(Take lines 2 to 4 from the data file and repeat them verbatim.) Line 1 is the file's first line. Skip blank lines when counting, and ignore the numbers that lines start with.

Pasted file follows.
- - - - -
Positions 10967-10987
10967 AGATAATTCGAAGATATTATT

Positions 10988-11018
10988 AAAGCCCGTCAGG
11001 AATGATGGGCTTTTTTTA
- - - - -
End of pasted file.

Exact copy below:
10967 AGATAATTCGAAGATATTATT

Positions 10988-11018
10988 AAAGCCCGTCAGG